The International Baccalaureate Mission Statement
“The International Baccalaureate aims to develop inquiring, knowledgeable and caring young people who help to create a better and more peaceful world through intercultural understanding and respect. Its programmes encourage students across the world to become active, compassionate and lifelong learners who understand that other people, with their differences, can also be right.”
IB Leaner Profile
Informed by the International Baccalaureate (IB) mission to develop active, compassionate and lifelong learners, the IB programmes foster a distinctive set of attributes.
Inquirers. They develop their natural curiosity. They acquire the skills necessary to conduct inquiry and research and show independence in learning. They actively enjoy learning and this love of learning will be sustained throughout their lives.
Knowledgeable. They explore concepts, ideas and issues that have local and global significance. In so doing, they acquire in-depth knowledge and develop understanding across a broad and balanced range of disciplines. IB students are extraordinarily well prepared for the academic requirements of university coursework.
Thinkers. They exercise initiative in applying thinking skills critically and creatively to recognize and approach complex problems, and make reasoned, ethical decisions.
Communicators. They understand and express ideas and information confidently and creatively in more than one language and in a variety of modes of communication. They work effectively and willingly in collaboration with others.
Principled. They act with integrity and honesty, with a strong sense of fairness, justice and respect for the dignity of the individual, groups and communities. They take responsibility for their own actions and the consequences that accompany them.
Open-minded. They understand and appreciate their own cultures and personal histories, and are open to the perspectives, values and traditions of other individuals and communities. They are accustomed to seeking and evaluating a range of points of view, and are willing to grow from the experience.
Caring. They show empathy, compassion and respect towards the needs and feelings of others. They have a personal commitment to service, and act to make a positive difference to the lives of others and to the environment.
Risk-takers. They approach unfamiliar situations and uncertainty with courage and forethought, and have the independence of spirit to explore new roles, ideas and strategies. They are brave and articulate in defending their beliefs.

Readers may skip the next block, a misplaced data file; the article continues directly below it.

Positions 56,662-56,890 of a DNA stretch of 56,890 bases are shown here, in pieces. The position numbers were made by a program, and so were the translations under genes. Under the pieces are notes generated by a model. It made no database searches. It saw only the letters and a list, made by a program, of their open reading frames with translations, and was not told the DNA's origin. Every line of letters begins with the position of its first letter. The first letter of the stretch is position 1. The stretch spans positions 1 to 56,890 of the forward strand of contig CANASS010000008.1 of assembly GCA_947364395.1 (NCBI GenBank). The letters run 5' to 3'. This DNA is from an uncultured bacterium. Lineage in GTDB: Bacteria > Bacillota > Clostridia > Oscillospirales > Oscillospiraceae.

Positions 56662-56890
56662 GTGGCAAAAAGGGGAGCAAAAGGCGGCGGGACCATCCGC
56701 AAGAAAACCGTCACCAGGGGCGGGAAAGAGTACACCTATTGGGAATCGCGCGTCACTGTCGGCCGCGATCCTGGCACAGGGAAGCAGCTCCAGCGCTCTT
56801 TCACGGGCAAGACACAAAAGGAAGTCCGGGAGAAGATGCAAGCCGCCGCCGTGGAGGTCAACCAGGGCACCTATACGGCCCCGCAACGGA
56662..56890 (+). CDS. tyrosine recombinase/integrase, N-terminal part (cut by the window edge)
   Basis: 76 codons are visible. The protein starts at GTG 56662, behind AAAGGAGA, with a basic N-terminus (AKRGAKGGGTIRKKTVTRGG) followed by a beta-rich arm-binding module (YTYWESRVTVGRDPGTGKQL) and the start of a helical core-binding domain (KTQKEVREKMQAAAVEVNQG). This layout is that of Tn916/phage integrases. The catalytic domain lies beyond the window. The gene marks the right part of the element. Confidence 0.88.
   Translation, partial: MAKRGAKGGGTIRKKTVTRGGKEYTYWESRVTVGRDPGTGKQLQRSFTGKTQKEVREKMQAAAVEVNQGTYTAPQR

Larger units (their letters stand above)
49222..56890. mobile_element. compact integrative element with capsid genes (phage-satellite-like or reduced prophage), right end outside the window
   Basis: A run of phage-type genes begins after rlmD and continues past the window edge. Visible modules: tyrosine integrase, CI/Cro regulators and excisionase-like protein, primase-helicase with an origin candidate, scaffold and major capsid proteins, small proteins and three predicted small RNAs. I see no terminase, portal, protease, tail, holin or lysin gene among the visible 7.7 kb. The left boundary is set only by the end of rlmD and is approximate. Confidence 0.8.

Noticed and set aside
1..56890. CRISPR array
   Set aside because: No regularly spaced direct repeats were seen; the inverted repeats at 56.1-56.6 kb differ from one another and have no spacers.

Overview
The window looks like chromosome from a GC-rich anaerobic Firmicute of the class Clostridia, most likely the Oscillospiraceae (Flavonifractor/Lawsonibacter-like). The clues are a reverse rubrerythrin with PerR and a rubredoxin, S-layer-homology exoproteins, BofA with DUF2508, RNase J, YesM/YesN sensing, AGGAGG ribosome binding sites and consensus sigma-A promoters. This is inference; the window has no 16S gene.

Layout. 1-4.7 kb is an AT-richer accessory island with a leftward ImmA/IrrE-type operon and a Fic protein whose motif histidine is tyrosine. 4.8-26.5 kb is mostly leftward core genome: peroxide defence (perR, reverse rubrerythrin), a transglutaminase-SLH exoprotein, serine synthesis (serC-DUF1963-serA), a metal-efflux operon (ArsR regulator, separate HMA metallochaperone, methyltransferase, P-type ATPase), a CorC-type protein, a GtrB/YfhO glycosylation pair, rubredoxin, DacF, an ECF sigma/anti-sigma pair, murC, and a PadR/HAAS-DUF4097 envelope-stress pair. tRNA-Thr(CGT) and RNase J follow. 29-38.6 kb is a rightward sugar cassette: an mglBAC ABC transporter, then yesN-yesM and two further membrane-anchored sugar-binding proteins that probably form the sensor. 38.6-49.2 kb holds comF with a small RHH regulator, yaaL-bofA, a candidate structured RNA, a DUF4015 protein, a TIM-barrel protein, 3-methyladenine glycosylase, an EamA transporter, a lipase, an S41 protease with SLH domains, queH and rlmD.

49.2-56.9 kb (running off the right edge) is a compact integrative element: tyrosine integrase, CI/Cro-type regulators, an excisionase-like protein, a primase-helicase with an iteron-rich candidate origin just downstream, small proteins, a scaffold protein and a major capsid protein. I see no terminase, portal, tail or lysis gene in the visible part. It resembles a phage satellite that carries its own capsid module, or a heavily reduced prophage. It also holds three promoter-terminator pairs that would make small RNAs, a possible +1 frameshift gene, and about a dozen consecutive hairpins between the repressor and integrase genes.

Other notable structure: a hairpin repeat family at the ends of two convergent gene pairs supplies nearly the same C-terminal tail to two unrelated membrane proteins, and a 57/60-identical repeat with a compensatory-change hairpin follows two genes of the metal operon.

Balanced. They understand the importance of intellectual, physical and emotional balance to achieve personal well-being for themselves and others.
Reflective. They give thoughtful consideration to their own learning and experience. They are able to assess and understand their strengths and limitations in order to support their learning and personal development.
How does the IB Diploma work?
The IB Core Components
How to gain the IB Diploma
Learning Outside the Classroom
In Term 2 of the first year of the IB Diploma Programme the Year 12 (IB1) students attend an IB camp. It allows the students and the teachers an opportunity to engage in out-of-class and project based learning.
During their time at camp the students:
- Complete some Creativity, Activity and Service (CAS) experiences
- Undertake some Theory of Knowledge (TOK) activities to extend the learning in class
- Participate in subject related activities.
- Discuss Time management and Self Management strategies relative to the IB Programme
International Baccalaureate Student World Conference (IBSWC)
The IB World Student Conferences bring together IB students from around the world to explore and experience what it means to be globally engaged and to inspire responsible action for making a better and more peaceful world. Year 12 students are invited to attend the IBSWC in their first year of the IB Diploma.
The Conference programme is designed around an engaging theme of global interest. Working in an academic setting, students develop creative ways to address the problems posed by conference leaders, while also allowing time for excursions and recreational activities. These experiences encourage the building of meaningful relationships with peers, and develop international understanding and leadership skills that benefit participants far beyond the conference week.
Click here to see the informative blog from the 2017 TGS trip to the IBSWC
This video includes information about the IB and the IBSWC as well as a cameo from TGS's very own CAS Coordinator, Steve Smith.